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Joahannesburg Summit 2002
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Need for Action on Water and Sanitation Agenda Pressed

29 January– When an outbreak of cholera hit East Africa in 1997, thousands of people died, fisheries collapsed, exports had no markets, and tourists stopped coming.

"A modest investment could have avoided this tragedy," according to Anna Tibaijuka, Executive Director of the United Nations Centre for Human Settlements (Habitat).

Tibaijuka was one of several experts speaking at a panel discussion aimed at making water and sanitation issues a higher priority on the political agenda. The discussion was held as a side event to the Preparatory Committee meeting for the World Summit on Sustainable Development.

There are about 2.5 billion people living without proper sanitation, and according to the Water Supply and Sanitation Collaborative Council, about 6,000 people a day die from water-borne diseases that are easily prevented.

More than a third of these deaths, Sir Richard Jolly, Chairman of the WSSCC, told a press conference, could be prevented by the simple act of washing hands with soap. "And it doesn't even have to be soap," he said, adding that ash, or even dirt, would help.

WASH-Water, Sanitation & Hygiene for All-is the new campaign launched by the WSSCC to promote and achieve goals for better sanitation and clean water. Jolly said the aim is to establish 2015 as the goal for halving the proportion of people without access to proper sanitation and to set 2025 as the target for universal access, similar to the targets for water supply agreed in the UN Millennium Declaration.

With the slogan "Water is life, sanitation is health," Ugandan Water Minister Maria Lubega said her country has set even tighter targets to bring freshwater and sanitation to all people. According to Ugandan law, she said, the government has an obligation to provide water and sanitation for all, and the country hopes to serve 65 per cent of the people by 2006 and 100 per cent by 2015.

"Water is totally essential for development," according to Margaret Catley-Carlson, Chair of the Global Water Partnership. "If we don't get the management of water right, we won't get the other elements of sustainable development right."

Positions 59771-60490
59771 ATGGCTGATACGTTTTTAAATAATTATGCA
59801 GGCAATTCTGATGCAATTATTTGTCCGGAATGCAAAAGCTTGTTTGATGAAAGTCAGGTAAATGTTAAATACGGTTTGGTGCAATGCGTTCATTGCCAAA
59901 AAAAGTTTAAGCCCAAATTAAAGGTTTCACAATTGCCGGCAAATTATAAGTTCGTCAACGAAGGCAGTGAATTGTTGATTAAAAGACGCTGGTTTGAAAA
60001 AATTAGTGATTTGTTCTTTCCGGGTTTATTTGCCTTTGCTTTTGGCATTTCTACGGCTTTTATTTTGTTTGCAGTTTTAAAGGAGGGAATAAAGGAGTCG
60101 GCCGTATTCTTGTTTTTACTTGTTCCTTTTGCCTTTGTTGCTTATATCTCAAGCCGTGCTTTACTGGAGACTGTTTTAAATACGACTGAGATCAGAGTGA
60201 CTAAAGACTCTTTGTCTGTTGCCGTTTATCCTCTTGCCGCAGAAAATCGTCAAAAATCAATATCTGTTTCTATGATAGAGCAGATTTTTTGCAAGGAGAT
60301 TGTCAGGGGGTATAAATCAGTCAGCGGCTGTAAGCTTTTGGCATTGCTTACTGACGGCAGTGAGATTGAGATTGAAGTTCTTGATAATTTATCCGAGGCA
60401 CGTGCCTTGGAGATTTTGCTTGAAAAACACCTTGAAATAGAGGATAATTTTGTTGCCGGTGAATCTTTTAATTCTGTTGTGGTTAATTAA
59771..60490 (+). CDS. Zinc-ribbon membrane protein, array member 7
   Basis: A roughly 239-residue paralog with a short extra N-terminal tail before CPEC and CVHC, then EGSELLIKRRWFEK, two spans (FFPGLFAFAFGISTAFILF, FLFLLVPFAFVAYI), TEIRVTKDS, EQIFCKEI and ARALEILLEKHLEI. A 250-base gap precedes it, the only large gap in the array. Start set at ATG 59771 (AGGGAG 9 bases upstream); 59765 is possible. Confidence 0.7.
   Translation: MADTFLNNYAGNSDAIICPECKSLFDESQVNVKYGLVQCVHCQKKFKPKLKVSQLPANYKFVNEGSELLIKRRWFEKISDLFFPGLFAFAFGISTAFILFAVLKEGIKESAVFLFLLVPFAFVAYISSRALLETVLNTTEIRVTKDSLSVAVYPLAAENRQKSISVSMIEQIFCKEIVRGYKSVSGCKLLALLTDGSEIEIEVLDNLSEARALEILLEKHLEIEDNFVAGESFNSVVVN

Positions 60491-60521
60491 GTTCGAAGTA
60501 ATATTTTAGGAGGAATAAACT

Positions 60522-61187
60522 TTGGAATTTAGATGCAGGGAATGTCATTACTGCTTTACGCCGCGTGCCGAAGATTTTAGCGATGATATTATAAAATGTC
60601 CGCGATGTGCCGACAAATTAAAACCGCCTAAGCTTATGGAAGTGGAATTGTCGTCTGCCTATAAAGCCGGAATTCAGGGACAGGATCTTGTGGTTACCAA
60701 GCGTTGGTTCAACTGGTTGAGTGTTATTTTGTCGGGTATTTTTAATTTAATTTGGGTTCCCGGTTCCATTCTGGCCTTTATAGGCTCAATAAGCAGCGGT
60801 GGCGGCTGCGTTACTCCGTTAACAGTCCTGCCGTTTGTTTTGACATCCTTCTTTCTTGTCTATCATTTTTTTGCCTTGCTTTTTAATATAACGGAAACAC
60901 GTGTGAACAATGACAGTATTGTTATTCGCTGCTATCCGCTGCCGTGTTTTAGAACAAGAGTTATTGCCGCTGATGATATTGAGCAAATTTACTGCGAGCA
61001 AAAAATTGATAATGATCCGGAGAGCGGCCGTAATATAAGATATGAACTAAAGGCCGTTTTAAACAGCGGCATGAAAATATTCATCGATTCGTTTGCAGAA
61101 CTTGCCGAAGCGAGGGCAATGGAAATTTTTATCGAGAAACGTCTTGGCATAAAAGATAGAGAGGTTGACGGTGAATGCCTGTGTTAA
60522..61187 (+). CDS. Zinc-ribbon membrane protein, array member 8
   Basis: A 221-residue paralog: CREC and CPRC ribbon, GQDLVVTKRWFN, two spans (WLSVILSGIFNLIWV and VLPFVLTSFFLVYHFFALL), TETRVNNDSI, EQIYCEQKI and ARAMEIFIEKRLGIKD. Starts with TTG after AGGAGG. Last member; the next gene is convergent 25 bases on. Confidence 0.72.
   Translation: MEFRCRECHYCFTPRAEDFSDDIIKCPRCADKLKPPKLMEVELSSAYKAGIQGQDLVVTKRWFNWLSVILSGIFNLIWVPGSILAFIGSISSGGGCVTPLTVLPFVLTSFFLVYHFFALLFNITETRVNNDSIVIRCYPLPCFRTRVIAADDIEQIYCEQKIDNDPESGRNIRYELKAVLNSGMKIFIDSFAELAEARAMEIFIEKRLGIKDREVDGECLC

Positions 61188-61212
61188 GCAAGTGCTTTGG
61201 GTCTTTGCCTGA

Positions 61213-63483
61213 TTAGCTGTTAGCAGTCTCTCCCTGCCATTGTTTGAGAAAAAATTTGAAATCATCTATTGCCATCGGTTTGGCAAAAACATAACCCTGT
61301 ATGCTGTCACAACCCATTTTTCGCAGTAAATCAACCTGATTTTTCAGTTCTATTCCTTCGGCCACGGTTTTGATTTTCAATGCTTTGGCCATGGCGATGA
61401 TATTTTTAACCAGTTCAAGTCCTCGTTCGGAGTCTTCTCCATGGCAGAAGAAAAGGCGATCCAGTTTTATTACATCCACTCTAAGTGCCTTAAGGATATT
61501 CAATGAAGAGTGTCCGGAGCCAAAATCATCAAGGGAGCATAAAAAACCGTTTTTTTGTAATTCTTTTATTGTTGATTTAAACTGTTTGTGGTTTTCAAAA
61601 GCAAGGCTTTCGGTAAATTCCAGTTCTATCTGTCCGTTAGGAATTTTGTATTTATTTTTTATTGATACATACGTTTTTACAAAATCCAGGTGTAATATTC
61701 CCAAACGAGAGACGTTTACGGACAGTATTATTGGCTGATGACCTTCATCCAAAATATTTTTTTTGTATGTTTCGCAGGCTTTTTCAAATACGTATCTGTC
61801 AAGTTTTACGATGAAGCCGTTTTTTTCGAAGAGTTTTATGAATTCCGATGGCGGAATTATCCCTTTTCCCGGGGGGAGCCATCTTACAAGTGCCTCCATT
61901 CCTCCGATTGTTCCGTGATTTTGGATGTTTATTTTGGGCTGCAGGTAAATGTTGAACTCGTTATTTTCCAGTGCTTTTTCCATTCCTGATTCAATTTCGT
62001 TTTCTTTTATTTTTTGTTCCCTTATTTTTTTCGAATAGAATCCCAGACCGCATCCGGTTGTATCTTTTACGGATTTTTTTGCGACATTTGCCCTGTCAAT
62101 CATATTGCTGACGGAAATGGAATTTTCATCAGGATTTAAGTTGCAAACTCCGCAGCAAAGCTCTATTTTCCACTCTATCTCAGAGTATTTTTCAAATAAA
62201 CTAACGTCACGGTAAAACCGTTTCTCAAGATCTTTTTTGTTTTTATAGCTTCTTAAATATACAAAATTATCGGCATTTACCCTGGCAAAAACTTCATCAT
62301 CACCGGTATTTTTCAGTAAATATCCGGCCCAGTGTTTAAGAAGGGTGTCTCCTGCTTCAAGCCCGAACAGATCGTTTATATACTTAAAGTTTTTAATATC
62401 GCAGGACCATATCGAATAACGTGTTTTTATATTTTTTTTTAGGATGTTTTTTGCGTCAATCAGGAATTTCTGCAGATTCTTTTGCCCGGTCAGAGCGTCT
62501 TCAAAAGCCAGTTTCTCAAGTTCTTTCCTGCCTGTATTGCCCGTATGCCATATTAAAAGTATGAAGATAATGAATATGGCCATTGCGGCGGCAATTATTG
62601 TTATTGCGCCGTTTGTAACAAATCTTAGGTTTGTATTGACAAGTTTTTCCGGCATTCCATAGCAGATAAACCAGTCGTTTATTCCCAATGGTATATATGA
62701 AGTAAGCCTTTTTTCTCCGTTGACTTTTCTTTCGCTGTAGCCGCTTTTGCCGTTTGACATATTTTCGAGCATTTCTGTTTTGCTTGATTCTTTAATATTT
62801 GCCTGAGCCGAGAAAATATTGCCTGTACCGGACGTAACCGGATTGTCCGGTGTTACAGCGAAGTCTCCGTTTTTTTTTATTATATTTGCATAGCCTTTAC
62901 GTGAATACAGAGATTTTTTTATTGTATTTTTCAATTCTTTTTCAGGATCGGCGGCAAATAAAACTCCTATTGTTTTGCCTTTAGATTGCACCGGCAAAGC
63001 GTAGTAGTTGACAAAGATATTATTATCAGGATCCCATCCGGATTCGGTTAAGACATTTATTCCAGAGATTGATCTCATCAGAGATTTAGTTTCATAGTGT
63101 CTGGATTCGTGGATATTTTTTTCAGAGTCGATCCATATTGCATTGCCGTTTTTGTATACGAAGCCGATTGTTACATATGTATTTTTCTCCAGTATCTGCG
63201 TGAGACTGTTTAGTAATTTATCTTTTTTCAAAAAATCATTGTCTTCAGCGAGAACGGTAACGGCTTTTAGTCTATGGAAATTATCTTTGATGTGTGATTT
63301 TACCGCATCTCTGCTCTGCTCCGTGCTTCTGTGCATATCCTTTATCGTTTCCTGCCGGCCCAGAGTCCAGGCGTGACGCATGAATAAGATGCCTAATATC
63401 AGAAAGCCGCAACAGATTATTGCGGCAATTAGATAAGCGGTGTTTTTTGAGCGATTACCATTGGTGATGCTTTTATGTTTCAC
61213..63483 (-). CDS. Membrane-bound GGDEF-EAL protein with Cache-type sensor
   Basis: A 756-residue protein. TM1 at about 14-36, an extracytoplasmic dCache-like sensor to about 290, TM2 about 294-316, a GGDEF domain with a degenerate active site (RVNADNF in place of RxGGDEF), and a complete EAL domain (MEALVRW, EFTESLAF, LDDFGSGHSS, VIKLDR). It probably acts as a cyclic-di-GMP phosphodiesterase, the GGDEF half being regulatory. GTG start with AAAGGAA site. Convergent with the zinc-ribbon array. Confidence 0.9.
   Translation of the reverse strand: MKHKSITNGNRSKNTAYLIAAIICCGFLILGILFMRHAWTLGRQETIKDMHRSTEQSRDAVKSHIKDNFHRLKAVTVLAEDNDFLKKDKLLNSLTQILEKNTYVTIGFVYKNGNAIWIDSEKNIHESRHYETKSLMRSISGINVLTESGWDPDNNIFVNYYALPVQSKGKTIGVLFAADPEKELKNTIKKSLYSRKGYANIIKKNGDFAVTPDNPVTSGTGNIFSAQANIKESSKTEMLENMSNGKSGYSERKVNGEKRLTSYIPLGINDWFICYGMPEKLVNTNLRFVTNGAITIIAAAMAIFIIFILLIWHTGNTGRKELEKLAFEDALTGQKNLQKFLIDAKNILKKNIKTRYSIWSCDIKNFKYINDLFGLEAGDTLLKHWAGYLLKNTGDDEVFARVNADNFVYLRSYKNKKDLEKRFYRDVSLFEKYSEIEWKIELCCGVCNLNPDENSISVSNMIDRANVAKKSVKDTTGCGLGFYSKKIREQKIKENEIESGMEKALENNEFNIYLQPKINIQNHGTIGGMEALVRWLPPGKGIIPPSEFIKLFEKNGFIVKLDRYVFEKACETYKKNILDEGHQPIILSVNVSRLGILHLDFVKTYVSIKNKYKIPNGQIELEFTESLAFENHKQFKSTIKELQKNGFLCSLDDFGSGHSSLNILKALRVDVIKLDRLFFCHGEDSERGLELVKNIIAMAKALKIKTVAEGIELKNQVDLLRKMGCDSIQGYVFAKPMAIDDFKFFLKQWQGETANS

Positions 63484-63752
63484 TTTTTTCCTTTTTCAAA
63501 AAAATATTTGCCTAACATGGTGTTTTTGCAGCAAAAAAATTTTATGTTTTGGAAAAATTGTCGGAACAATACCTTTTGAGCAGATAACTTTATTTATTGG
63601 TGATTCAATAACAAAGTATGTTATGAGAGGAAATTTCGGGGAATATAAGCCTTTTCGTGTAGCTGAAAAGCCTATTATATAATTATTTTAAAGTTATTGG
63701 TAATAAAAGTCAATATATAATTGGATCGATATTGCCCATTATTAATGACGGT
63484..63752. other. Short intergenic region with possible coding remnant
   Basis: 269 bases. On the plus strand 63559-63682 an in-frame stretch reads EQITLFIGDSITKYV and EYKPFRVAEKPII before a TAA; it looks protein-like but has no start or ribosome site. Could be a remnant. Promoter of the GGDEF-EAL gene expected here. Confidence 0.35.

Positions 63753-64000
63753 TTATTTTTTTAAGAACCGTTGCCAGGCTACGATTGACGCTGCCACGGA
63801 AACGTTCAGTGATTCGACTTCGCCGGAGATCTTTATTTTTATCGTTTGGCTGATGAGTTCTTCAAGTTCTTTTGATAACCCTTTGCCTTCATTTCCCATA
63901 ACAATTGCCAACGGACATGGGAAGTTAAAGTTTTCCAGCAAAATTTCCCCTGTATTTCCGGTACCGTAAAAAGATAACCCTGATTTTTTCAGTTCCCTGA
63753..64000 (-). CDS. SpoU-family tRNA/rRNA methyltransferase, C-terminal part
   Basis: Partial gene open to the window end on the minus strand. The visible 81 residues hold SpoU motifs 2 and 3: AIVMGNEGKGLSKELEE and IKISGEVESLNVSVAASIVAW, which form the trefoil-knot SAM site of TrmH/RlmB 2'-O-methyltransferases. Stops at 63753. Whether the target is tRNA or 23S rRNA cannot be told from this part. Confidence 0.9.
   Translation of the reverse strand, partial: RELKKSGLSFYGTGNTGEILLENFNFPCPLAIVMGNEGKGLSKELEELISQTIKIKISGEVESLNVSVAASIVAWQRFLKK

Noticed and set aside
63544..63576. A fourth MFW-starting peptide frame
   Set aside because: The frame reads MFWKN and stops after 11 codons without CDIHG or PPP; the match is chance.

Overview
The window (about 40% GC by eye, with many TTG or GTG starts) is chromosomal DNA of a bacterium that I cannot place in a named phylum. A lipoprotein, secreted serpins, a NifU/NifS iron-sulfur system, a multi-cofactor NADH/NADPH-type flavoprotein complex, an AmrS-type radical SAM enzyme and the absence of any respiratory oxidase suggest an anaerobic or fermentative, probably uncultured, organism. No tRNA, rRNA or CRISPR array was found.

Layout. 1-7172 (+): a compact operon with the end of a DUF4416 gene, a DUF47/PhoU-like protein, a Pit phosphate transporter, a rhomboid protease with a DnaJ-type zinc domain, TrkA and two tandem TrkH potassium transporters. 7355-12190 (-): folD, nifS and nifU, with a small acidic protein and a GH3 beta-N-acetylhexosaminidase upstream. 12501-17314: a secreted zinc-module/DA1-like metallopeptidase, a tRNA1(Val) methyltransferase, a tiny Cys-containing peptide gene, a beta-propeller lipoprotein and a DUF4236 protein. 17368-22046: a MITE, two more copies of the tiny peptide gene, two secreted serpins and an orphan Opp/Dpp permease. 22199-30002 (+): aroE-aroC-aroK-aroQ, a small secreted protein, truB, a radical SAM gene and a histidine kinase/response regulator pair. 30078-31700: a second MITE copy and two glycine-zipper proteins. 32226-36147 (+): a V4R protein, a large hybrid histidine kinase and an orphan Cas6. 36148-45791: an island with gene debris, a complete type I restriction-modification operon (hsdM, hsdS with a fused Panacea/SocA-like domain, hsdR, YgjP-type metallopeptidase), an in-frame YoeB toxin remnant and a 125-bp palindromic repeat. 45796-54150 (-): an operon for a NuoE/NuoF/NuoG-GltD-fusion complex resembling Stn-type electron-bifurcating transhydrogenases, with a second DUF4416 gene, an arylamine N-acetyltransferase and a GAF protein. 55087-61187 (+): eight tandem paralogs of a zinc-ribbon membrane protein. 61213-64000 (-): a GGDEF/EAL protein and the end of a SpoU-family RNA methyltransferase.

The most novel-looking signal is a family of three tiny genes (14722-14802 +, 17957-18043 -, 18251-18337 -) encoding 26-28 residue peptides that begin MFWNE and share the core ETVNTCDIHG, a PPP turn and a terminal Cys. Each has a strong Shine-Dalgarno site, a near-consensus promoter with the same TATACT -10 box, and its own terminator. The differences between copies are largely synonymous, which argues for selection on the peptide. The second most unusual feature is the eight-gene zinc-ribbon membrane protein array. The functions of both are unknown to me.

"As Mark Twain said, 'Water moves uphill'-it goes towards power," Catley-Carlson added, to make the point that providing water for the poor will need special attention. If people are stricken by water-borne diseases, she said, lost time and productivity at work leaves a very visible economic impact.

The lack of proper toilets creates an especially difficult situation for many poor women, Catley-Carlson noted, and causes great loss of dignity. "The status and situation of women is different." Where schools lack facilities for girls, she said, and "where the modesty of girls is not respected," many parents keep their daughters home.

More resources will be needed, all participants in the discussion agreed. Although the present target is to halve the proportion of people without clean drinking water by 2015, Catley-Carlson cautioned that in that same period, the world's population will grow by 2.5 billion, mostly in areas that are presently underserved.

Tibaijuka said that attempts to bring water to everyone do not mean that water should be a free good. "Taking care of the poor is not the same as free water." She noted that right now, women spend considerable time fetching water. "The poor are willing to pay and they do pay. We have to map out who is getting subsidized."

She recalled that in colonial times, her village in Tanzania had an automatic water pump that cost one cent for twenty litres. However, after independence the government, with good intentions, decided to provide the water free of charge. The result was that the machine broke within two years, because the small fee had previously gone for maintenance and upkeep.

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24 August 2006